March 21st marks the start of the NCAA Basketball Tournament, also known as March Madness, and you know what that means; an unproductive work force. Managers and HR departments struggle to keep their employees operating at a normal production level, and according to Chris Morris from www.fortune.com, “the average worker will spend up to six paid hours focusing on sports related activities during the tournament.”
A study conducted by WalletHub found that approximately 24 million people participated in NCAA March Madness pools, and they anxiously follow scoreboards to see how their bracket shapes up. Chris Morris states that “On average, workers spend 25.5 minutes per day monitoring the games- with checking game scores and team rankings being the most popular distractions.” Employees can also be more inclined to spend extra time chatting at the water cooler or coffee machine as a direct result of their March Madness brackets. Seyfarth Shaw at Work, a subsidiary of the law firm Seyfarth Shaw, found that March Madness is almost as distracting as texting and Facebook. Wallethub estimates that over $6.3 billion in corporate losses occur due to employees participating in March Madness related activities.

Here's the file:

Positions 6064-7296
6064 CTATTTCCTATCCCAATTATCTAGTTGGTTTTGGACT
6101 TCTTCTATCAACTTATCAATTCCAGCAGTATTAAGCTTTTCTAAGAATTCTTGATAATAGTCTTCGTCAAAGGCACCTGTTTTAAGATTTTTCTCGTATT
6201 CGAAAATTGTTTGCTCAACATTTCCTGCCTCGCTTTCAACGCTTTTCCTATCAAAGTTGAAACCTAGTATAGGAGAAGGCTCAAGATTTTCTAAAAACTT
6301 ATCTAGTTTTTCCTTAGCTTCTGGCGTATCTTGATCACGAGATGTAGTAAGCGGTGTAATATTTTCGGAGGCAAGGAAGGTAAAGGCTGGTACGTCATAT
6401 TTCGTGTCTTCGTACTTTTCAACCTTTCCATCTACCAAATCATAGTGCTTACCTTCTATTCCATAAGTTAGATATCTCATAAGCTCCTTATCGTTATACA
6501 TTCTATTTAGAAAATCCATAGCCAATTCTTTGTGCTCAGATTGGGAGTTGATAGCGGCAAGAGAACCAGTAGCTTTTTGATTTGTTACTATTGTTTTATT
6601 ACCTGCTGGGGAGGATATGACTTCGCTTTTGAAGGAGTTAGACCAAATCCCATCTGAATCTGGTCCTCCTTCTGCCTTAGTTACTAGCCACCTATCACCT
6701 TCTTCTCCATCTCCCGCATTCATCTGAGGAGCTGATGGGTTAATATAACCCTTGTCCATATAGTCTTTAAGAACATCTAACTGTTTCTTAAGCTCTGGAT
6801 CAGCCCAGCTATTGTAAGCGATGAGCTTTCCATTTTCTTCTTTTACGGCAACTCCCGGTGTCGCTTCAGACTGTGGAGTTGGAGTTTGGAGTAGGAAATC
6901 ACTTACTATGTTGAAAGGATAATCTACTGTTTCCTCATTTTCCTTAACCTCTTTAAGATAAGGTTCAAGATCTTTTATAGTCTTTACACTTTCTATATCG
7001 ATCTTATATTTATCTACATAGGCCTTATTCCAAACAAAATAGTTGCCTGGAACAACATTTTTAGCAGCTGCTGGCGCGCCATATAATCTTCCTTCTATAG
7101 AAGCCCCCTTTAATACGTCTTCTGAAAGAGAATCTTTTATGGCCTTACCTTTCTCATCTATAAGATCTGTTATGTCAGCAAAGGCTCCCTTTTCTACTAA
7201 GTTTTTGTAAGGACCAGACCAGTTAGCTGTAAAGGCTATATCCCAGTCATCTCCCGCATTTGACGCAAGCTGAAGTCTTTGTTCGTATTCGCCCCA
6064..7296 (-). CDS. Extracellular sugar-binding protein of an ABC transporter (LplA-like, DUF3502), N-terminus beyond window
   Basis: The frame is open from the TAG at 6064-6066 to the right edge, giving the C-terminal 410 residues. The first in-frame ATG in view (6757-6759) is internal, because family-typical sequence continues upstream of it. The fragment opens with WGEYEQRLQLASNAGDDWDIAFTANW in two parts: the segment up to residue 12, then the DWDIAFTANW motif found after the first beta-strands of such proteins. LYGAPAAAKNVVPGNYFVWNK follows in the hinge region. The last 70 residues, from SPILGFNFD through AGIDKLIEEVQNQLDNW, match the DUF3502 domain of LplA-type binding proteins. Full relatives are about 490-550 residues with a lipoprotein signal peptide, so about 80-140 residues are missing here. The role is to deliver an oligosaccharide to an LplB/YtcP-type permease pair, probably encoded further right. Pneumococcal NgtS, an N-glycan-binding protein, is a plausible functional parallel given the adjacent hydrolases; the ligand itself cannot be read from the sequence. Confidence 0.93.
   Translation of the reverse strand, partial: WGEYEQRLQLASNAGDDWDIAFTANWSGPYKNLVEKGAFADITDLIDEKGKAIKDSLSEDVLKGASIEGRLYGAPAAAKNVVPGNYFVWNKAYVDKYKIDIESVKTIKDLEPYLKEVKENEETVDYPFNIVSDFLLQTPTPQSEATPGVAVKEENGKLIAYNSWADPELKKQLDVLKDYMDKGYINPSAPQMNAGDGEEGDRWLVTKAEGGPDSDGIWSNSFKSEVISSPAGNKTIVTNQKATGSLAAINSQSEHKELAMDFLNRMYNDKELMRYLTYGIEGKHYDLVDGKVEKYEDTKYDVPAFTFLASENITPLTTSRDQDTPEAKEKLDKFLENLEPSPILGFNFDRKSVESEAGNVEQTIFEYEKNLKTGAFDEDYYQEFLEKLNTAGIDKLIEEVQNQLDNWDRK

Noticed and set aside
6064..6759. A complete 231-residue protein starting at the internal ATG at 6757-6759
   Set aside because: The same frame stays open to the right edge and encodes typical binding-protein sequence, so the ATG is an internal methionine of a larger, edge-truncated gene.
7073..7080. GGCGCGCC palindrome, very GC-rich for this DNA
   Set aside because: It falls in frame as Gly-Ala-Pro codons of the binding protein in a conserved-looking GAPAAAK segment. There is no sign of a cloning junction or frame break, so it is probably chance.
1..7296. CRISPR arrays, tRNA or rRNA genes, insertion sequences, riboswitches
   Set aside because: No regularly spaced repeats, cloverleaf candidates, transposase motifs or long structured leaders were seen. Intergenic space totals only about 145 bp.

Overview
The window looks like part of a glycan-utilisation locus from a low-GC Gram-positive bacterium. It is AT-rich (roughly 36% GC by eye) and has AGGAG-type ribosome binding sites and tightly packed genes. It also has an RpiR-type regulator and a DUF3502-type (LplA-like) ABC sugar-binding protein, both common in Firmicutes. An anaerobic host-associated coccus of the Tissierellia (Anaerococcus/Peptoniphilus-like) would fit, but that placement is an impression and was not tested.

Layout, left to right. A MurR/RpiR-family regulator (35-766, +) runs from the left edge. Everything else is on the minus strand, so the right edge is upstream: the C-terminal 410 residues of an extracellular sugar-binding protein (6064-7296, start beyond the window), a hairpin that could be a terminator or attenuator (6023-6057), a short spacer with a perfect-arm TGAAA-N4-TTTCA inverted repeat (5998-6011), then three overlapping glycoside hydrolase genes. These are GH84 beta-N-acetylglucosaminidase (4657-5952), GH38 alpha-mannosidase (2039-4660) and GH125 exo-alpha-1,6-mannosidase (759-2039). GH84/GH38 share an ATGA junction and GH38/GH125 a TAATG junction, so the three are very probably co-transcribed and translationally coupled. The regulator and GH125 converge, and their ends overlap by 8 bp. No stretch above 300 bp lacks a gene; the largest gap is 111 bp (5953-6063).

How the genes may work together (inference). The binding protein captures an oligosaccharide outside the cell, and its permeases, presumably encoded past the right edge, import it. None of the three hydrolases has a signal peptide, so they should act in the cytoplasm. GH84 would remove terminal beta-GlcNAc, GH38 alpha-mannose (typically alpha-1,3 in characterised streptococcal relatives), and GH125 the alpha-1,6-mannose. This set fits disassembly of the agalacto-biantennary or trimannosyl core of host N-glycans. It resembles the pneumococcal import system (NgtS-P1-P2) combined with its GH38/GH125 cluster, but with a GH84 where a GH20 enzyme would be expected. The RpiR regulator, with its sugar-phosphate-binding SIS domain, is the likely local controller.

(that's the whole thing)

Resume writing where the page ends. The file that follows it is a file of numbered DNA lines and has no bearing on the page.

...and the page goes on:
While the financial impact is distinctly negative for corporate offices, there is an upside to workers watching the tournament, mainly morale building. Employees can get a sense of rejuvenation from taking a quick break to catchup on scores and also bond with their coworkers. Direct production certainly decreases this time of year, but office morale tends to be higher than usual and the lasting effects can be a big bonus to businesses.